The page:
Monday 8 March 2010

Cooler living!

This is my first post in this blog, so I think I’ll start being quite personal, and write about my struggles with my personal energy use, and for starters, how we heat our home. That has changed dramatically this year, since we started taking it seriously.

The picture shows my new wood stove, in my dining room, which has become quite a big part of my life. I’m really pleased with it, and fuss over it a lot trying to get the best, most efficient fires. The importance of the wood stoves is that we can cut down drastically on using our central heating. That’s where it gets interesting, and I’ll come back to that.

We also have an older wood stove in our living room, and the two of them are taking over a lot of our heating. The new one looks roughly like older stoves, but is actually very much better. It has that great glass window that shows the fire so well. If it is clean, it can look like there is no glass there at all. That is because, as with most modern wood stoves, it has an extra air flow over the glass to keep it clean. That is fine when the fire is large, but as it burns low, overnight, the glass does get a little sooted up. I am so pleased with it that I clean it most mornings. It takes a fairly quick wipe with a damp cloth with some of the wood ash on it.

Also, look at those great flames. I love looking at them! That is because it has another extra air flow at the top that ignites the smoke. The result is that it is extremely efficient (claims about 80%) and practically smokeless.

On the other hand, it is not like our gas central heating, that takes care of itself. Chopping wood, making kindling, bringing the wood indoors and piling it up are a lot of work, every few days. Actually, I really enjoy the chopping even though it is very strenuous. It is great exercise, and I don’t get much of that in my life otherwise, so I am pleased to do it. But I do worry about whether I will still be able to do it in another 10 years time.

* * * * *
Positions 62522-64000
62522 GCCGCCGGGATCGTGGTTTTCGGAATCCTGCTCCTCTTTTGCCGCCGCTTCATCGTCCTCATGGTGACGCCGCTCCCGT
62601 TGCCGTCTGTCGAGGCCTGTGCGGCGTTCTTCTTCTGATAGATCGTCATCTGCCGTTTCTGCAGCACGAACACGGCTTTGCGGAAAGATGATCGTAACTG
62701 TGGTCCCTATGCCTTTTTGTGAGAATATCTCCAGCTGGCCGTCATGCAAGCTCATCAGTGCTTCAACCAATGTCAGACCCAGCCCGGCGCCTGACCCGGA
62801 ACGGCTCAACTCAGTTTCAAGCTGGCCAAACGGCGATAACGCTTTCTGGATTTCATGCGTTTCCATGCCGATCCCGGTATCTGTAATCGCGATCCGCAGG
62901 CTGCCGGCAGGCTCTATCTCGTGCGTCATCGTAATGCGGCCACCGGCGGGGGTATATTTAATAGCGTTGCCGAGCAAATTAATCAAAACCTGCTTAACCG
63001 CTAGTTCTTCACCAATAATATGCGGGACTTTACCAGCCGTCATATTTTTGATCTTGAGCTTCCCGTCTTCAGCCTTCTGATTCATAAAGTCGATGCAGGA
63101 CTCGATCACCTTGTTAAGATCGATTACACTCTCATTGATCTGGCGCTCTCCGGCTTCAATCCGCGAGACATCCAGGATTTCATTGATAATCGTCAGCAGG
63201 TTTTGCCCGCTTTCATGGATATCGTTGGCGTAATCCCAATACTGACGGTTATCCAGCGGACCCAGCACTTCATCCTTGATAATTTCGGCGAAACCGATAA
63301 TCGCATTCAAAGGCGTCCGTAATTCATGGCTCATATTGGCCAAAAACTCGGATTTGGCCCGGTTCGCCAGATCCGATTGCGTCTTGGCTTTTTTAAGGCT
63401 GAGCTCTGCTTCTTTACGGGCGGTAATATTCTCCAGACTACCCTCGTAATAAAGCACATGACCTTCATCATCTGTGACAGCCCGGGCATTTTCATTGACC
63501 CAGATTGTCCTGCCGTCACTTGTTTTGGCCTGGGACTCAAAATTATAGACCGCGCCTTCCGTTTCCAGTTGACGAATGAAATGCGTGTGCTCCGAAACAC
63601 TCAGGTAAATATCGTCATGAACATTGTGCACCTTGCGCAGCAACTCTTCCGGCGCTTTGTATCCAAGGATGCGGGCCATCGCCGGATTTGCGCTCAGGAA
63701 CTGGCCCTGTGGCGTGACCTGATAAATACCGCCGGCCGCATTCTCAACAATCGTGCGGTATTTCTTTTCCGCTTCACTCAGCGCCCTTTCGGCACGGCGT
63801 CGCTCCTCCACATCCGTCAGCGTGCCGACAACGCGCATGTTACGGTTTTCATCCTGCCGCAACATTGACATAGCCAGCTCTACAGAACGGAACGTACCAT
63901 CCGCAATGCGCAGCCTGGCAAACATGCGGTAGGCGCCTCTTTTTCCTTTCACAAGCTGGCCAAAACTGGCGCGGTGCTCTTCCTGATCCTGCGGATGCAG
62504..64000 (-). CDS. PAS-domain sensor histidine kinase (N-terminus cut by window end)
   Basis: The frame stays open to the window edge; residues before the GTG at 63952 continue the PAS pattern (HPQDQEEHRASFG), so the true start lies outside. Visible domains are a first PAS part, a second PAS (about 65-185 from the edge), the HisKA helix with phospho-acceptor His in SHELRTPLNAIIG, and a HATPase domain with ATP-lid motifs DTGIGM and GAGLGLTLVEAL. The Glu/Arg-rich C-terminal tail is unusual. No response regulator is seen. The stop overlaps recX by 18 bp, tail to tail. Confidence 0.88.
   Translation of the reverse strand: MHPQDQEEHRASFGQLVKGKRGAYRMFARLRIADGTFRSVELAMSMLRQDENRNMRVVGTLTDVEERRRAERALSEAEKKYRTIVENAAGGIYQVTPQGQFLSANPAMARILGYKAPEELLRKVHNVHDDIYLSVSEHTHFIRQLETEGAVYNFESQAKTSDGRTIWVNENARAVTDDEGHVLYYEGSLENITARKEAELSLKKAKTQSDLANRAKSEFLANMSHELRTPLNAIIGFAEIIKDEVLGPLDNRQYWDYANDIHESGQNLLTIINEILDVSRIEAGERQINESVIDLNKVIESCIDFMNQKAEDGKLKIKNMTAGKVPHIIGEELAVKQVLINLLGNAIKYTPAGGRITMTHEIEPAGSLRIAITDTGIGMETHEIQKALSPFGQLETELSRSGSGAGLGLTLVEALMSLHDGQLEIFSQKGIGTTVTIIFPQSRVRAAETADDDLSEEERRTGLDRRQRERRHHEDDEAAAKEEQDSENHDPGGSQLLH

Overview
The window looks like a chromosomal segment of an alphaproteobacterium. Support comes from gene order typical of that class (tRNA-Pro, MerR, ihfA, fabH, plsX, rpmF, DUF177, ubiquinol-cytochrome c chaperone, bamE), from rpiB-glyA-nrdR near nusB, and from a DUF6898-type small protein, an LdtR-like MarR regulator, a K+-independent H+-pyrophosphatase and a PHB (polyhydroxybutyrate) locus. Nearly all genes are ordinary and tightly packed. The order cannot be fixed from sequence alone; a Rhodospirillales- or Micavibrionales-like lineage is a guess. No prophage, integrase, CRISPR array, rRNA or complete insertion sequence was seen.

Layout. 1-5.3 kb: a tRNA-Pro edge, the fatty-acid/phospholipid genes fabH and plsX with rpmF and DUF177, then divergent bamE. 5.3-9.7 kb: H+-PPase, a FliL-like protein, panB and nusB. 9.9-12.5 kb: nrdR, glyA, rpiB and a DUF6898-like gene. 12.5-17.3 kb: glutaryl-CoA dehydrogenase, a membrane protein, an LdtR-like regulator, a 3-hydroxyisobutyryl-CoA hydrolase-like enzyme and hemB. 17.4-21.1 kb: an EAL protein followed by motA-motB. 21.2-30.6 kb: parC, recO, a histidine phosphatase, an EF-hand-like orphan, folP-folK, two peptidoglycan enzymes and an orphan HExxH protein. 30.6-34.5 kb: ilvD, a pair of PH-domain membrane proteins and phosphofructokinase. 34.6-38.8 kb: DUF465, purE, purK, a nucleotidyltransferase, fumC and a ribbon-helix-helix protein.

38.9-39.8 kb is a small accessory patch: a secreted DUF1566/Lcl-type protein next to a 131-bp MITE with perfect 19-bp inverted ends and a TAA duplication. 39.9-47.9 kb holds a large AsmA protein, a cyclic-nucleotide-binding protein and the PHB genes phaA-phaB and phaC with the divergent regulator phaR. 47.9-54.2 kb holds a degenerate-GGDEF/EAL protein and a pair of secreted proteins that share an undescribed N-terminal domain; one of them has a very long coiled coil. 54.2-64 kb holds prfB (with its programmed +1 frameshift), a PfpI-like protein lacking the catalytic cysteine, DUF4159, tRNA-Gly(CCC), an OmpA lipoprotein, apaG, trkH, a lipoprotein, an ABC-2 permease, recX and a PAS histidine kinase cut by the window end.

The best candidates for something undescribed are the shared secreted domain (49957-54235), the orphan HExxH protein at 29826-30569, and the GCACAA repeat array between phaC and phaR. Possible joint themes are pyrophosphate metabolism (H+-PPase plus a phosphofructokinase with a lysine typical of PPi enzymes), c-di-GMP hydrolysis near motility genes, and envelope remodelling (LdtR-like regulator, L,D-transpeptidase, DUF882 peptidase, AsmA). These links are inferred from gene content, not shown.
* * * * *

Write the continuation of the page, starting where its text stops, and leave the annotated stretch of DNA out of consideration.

There is also a lot of fussing with the fire, adding wood at just the right time, adjusting the air flow, perhaps blowing on it with a bellows to get it to re-light when I have added more wood.

OK, so now what about the central heating? We are learning how much less we can use it. There was some Transition email correspondence about people who have only had their heating on for one hour a month, and similar, but we just can’t do that. Or I suppose I should say, don’t want to. (Can I plead old age?) We have thermostatic valves on all the radiators which are set very low, so they only provide background heating. The rooms without the wood stoves get down to 13 - 16 degrees.

My wife and I are home for large parts of most days. We have taken to using the wood stoves to keep the living room and dining room quite warm. I tend to be in the dining room, and my wife in the living room. She keeps that really hot by my standards. When it is very cold, I work in the dining room now, instead of upstairs in my study, which for me is a major change. I try not to push my wife too hard on keeping the house cool, as I know her preferences are different to mine.

I have taken to wearing a lot more clothes when it is cold. I bought a lovely old tweed jacket at a charity shop and also a wooly shirt. I’ve actually come to prefer living in a much cooler house.

And it just seems right aesthetically. The idea of living in a large house that is heated enough so I can wear just a shirt in winter seems profligate and extravagent. Not the way I like to think of myself.

What difference has this made to our fuel bills? Our December gas bill was about 25% lower than the average of the last 4 years, but that was before it got really cold. We hardly had the central heating on at all then. My next bill is the big one, but isn’t due for another couple of weeks, after my stint on this blog. I am hoping it will also be low, but then it has been a very cold winter, so the comparison isn’t really that fair. We shall see.

Finally, I must say how important being part of Transition has been to all this. I was spurred to really work on my heating by being part of the TN2 groups, so I felt that I was part of a community that supported a changed way of living. Without that, I doubt that I would have managed to do nearly as much (or convince my wife to go along with it!)

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